Something buzzed on his nightstand.  Rennock looked over to see a red light on his phone.  He picked it up to see there was a message.  “Outside of North Point now.  May have to split up from Abigail Song temporarily.  We should join up with her later, though.  More to follow when time permits.”  Split up from Song?  He’d have to get to the bottom of that.  At least he knew Song was still alive.  He’d considered sending an air strike or nuking North Point once he’d heard that was where the meeting was being held, but he didn’t want to risk killing Song and losing the location of the diamonds.  Besides, General Rodriguez and his forces were there.  They had some aerial assault vehicles they’d stolen, too.  It would be some time before a significant force of Rennock’s troops got close enough to engage them, though General Schmidt was on his way.  If it wasn’t a sure thing, it wouldn’t be worth the public relations mess.  And who knew where Eileen Traymont and her enforcers were?  Even if they were close to North Point, there was no way they’d get past the armed rebel presence there.  And Rennock probably would have heard from Traymont if she was near North Point and its relay center.  She wasn’t the type to keep him waiting.  Rennock would have to send a covert operation in to abduct Song instead, especially if his spy was going to be leaving her.  At least now he knew where Song was.

“You’re smiling,” Deanna said as she wrapped her thin, pale arms around him.  “Good news?”

“Maybe,” he said.  “There’s the potential for good news in the future.  We’ll have to wait and see.”  He dropped back into the bed and kissed her.

<>

The sun was mostly gone and the tents on the desert dunes were mostly quiet, aside from the large tent Abby and Alex were standing in front of.  Abby was excited about meeting the famous Hammer of the West.  She tried not to seem too excited, though.  She didn’t want to come off like a giddy schoolgirl.  Loud voices and laughing spilled out from the half-open flap.  Two guards in rumpled green uniforms were standing in front of the tent.  They each had very large laser rifles.  One nodded to Alex when he saw him and opened the flap the rest of the way, and Abby and Alex entered.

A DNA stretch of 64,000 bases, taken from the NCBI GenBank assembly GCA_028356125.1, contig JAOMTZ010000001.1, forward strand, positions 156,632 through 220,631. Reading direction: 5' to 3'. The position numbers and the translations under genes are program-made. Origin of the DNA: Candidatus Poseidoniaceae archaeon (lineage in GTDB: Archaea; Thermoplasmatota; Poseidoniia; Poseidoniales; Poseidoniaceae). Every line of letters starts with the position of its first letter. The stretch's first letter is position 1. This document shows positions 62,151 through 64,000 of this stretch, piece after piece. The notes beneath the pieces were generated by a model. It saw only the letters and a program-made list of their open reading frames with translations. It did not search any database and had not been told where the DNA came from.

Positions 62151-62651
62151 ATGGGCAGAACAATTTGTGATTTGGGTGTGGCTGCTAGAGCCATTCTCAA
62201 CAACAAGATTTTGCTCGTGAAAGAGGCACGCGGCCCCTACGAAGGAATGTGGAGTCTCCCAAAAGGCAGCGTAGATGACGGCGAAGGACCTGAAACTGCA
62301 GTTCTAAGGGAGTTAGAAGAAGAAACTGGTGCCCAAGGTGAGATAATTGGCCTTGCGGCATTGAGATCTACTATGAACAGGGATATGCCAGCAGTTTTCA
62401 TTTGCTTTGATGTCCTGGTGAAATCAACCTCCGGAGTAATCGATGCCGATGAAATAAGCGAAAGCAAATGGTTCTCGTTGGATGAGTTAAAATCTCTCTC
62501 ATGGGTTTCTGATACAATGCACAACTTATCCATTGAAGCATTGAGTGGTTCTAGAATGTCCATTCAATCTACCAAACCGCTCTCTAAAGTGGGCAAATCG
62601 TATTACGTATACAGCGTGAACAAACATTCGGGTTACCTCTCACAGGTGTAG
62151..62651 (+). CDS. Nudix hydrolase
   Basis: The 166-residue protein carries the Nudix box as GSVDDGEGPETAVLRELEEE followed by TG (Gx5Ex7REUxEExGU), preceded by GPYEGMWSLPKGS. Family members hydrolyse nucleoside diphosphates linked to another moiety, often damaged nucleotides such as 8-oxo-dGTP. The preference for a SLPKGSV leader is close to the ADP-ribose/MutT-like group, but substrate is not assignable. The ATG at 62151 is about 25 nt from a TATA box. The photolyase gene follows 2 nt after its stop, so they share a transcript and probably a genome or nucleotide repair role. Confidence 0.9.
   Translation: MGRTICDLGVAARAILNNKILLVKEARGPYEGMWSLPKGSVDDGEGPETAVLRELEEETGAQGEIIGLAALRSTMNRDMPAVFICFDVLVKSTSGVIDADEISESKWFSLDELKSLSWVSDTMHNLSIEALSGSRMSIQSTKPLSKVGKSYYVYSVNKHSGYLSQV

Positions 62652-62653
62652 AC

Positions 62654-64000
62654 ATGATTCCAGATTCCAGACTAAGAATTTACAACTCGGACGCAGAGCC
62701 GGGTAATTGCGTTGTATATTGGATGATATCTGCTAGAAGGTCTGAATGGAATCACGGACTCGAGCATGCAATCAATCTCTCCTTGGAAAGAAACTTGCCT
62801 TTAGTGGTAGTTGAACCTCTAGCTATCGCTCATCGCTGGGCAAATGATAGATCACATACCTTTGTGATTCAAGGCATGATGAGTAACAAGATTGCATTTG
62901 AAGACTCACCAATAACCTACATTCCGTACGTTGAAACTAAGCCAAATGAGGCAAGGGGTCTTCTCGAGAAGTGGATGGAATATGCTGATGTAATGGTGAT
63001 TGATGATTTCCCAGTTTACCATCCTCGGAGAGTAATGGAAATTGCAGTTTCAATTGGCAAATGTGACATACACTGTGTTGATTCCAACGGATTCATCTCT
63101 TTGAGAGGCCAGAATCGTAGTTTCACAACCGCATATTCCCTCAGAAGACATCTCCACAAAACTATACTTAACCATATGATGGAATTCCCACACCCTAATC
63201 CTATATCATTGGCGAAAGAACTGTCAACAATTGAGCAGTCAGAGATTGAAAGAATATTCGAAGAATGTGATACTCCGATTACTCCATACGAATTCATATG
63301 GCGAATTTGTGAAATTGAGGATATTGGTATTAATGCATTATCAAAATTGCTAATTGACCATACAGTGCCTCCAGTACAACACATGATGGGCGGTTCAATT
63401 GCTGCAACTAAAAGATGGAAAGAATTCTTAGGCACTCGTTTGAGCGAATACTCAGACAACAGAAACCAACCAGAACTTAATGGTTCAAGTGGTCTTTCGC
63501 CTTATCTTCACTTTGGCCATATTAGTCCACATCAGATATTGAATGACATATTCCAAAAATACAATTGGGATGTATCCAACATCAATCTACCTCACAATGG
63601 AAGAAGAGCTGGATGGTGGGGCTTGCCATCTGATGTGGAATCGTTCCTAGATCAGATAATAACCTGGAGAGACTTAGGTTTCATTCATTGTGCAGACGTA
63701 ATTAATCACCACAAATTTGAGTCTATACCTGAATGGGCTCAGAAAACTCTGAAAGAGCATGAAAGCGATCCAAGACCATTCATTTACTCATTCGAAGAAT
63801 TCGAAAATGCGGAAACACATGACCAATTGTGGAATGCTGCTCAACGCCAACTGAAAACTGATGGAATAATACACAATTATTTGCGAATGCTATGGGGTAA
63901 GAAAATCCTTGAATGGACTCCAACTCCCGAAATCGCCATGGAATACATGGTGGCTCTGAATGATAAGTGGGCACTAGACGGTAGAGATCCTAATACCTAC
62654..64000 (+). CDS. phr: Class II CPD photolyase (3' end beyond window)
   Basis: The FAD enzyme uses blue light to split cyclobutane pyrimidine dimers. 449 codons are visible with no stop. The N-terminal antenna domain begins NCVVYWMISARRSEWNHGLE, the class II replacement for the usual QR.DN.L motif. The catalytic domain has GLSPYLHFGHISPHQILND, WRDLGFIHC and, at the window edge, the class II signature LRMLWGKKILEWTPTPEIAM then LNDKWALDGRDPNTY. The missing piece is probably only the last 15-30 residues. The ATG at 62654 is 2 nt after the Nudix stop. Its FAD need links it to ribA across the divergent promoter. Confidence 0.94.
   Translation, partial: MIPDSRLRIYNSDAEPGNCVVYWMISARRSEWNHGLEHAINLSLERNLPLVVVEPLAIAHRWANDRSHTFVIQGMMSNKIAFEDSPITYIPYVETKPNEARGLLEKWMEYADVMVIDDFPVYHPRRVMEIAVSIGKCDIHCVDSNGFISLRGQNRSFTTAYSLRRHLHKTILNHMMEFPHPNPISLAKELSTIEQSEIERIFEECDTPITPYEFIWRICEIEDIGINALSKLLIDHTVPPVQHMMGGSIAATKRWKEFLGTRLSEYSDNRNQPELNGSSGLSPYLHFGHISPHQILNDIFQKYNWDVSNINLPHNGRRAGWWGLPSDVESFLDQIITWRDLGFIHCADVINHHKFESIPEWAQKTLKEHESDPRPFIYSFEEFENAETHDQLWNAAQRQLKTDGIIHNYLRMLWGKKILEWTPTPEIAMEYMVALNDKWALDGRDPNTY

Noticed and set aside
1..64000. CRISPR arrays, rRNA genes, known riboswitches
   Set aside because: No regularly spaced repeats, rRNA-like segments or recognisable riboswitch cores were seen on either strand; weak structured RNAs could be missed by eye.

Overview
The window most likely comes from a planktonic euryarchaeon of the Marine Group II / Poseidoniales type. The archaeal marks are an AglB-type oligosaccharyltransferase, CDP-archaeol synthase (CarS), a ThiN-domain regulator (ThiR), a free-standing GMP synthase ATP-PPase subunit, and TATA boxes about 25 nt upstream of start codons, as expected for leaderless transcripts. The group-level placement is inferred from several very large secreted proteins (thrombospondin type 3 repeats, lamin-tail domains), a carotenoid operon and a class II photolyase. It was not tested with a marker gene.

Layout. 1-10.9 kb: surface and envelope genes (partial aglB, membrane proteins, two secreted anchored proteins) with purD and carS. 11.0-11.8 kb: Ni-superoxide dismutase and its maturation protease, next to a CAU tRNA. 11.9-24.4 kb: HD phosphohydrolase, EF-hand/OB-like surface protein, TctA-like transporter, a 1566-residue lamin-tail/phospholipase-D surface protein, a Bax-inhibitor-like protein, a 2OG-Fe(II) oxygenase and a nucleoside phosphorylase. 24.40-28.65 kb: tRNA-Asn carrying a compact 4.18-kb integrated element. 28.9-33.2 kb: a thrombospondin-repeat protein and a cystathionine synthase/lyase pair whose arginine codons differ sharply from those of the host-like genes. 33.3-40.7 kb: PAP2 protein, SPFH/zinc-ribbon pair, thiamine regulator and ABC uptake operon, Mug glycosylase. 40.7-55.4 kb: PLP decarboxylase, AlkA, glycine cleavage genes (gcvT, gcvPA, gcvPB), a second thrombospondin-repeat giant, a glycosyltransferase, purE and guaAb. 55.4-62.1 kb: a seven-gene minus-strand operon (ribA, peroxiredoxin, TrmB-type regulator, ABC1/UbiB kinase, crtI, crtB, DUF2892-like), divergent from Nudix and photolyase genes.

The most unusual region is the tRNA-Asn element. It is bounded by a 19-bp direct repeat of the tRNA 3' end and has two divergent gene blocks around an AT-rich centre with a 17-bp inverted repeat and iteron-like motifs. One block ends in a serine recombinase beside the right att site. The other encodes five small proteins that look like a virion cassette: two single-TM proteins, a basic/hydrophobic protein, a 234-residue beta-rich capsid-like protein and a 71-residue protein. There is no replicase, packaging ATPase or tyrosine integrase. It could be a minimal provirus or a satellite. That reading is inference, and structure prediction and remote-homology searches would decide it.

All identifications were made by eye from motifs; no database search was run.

Inside, several men were seated in metal folding chairs around a long plastic table.  The men were all wearing uniforms, most with several medals, and many were drinking from beer cans or whiskey bottles.  Some empty bottles and cans scattered the floor of the tent, which was lighted by a lamp sculpted in the shape of a naked woman.  The lamp stood prominently on the center of the table where several of the men were playing poker while others watched.  The loudest of all was a chubby Hispanic man with a bushy black beard.  His face was bright red and he seemed to have a permanent smile.  He nodded when he saw Alex and Abby.  “Hold it, everyone.  Our guests of honor are here.”  He gestured for them to come closer.  “Come on over.  We’re having a little pre-dinner poker game.  Do either of you play?”  He was slurring his words a little.  Abby and Alex shook their heads.  “Well that’s too bad.  You can watch if you want.  I’m losing horribly but I have the money to lose, and these poor gringos need it a lot more than I do.”

“Who you callin’ poor?” a man seated next to him asked.  “You don’t have a penny to your name, Javy.  You’re playin’ on credit.”

“Oh, yeah,” the fat man said.  “I forgot.”  He laughed and several other officers laughed with him.  A thin, middle aged man with glasses bent over and whispered something in his ear.  “Oh, Foxtrot.  We can play a little longer.  It’s not the end of the world.”

“That’s General Rodriguez,” Alex whispered to Abby, nodding at the fat man.

Abby frowned.  “Really?”  He most definitely wasn’t what she’d expected, but just then she noticed that his large chest was covered with more colorful medals than any of the other men had.

“Foxtrot, get us some women in here,” General Rodriguez said.  “There’s too much testosterone.  What’s a party without some pretty ladies?  I’ve got nothing to do with my hands.”

“You’re holding cards, you idiot,” one of the others said and everyone laughed.

The general looked up at Abby.  “Oh, I’m sorry, Miss Song.  Please forgive my vulgar behavior.  I forgot you were standing there.”

“We can come back another night,” Alex said.

“This is every night here,” General Rodriguez said, grinning.  “We fight hard and party harder, right guys?”  The other men nodded and muttered agreements.  “No, no.  Alex, you and Miss Song stay here.  We have some good food on the way.  And plenty more liquor, of course.”  He held up a whiskey bottle and laughed and the other officers laughed with him.  “Lick her?  I barely know her!”  Only the general was laughing at that one.  “Yes, yes.  What’s life without a bottle of whiskey in one hand and a woman’s tit in the other?  Oh, I’m sorry, Miss Song.  I keep forgetting you’re there.  Come on, you two.  Pull up some seats.  Food’s gonna be here soon.”